AWS Cloud Enterprise Strategy Blog

Bias for action – Take the first step

“You don’t have to see the whole staircase, just take the first step” ~Martin Luther King Jr.

Most of the time enterprises have little trouble identifying which problems and opportunities to focus on but then succumb to analysis paralysis. The key question, which I have faced in the past as a CTO and now hear most often from other enterprise executives, is “How do we take the first step?”

To answer this, let me share a story that I find fascinating from one of the books that has inspired me—The Culture Code by Daniel Coyle. Daniel shares great insights from his research of some of the most successful teams and organizations on group culture and provides building blocks that help create these successful teams/organizations.

In his research, groups of business school students and kindergartners were given a bunch of uncooked spaghetti, tape, string, and a marshmallow. Their task was to build the tallest possible structure using the items, with the marshmallow on top. The business students approached the problem systematically, examining material, generating several options, discussing pros and cons of each, selecting the most promising one, and then dividing up tasks to start building. The kindergartners on the other hand did not spend time in analysis but rather spontaneously started building, improvising when something did not seem right and spoke to each other in short bursts. Surprisingly, in dozens of trials, the kindergartners built structures that averaged nearly twice the height of those built by business students. In case you’re wondering, the kindergartners also beat teams of lawyers and teams of CEOs. These kids showed bias for action—taking that first step and pivoting when needed.

Today, enterprises are going through a fascinating time. Technology has not only flattened the world by leveling the competitive field, but has also shrunk it through better connectivity and flow of information. The pace of innovation is increasing, and that means speed is important. It is clear that the cloud enables enterprises to move fast, innovate on behalf of their customers, and focus more of their resources on things that matter the most to their customers. However, we still see well intentioned cloud initiatives languish due to hesitation to dive in and take that first step.

When I was the CTO for A+E Networks, I was trying to support global expansion, new business models, and manage increasing cost pressure. It was clear that the cloud would enable us to scale globally quickly and in the most cost-efficient manner to serve our customers. We had trained our staff and analyzed our portfolio of applications, and yet taking that first real step of running an actual production workload in the cloud was daunting.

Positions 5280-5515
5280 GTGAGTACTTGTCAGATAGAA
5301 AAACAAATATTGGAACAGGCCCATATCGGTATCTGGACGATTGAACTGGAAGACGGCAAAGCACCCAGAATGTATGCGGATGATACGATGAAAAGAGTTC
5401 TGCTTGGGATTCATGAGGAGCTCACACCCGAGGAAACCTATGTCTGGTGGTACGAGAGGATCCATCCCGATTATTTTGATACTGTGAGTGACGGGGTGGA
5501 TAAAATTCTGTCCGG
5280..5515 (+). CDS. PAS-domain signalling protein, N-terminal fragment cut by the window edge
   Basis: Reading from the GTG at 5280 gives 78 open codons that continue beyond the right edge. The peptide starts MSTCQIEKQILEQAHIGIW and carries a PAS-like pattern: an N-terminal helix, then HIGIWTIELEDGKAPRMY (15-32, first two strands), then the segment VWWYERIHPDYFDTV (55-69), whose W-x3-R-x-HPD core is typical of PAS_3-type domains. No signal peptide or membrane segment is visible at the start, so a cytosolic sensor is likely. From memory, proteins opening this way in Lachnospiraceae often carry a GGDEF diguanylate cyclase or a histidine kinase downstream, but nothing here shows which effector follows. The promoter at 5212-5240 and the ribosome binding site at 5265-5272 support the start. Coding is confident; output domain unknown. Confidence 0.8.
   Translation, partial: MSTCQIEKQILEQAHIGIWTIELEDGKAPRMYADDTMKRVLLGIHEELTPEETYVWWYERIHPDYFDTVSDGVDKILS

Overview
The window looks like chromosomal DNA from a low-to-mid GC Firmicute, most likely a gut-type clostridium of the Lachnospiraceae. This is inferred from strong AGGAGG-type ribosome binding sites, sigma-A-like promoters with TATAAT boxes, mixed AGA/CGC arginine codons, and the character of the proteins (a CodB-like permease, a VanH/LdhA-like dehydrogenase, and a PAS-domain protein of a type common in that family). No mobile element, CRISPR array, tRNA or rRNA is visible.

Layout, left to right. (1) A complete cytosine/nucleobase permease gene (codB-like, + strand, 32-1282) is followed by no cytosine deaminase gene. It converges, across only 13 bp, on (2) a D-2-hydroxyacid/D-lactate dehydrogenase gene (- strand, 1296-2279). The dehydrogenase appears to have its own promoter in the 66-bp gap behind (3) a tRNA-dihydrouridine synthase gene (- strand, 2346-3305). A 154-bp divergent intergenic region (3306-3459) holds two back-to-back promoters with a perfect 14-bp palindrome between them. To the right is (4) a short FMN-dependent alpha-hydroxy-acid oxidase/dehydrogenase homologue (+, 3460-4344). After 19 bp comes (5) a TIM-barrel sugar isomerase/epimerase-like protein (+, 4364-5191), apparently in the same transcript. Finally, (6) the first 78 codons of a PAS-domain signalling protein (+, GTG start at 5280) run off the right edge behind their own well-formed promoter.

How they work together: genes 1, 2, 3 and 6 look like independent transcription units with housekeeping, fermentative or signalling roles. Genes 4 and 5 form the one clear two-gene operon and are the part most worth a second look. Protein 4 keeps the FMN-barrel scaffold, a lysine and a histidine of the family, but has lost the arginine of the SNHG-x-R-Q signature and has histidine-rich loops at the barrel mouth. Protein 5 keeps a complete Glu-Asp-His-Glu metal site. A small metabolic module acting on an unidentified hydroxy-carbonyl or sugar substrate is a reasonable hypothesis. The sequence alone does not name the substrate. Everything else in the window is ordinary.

While we had a vision of the future, we could not see the full path to get there. It was very important to not let the audacity of our vision and scale of the effort overwhelm us. We needed to take the first step, however tentative or imperfect it was.

We took a two-pronged approach of declaring a cloud-first strategy for all net new products and looking at good on-premises candidates to lift and shift in parallel. Below are some of my learnings from taking that first step:

Take a vertical slice of a business area or application to move to the cloud.

There are alternative approaches, like moving only Dev or Test to the cloud while running production on-premises, but in my experience, getting something to production quickly unlocks many more benefits and learning. I am also generally wary of the classic IT issue of “it worked before so it must be the environment” when moving only Dev or Test to the cloud due to potential differences between non-production and production environments. Even if it is just one application to start with, I suggest going vertically to move it entirely to the cloud.

We selected our intranet as the first application that would move to AWS. It was a relatively simple application. If things did not go as planned, the impact would be limited to “friends and family,” and it would give us a quick win. We didn’t know everything about our future state, we did not even have our new DevOps process or toolset fully in place, but we intentionally wanted to get the first one in the bank to accelerate our real-life learning and build momentum.

Go for new capabilities that would have been too expensive and time consuming to build on-premises.

As the stewards of technology strategy, CIOs and CTOs are constantly looking at ways to not only execute and deliver projects from the approved roadmap, but also experiment, innovate, and bring in new products and services that could catapult the business. Such new capabilities are perfect candidates to get started on your cloud journey.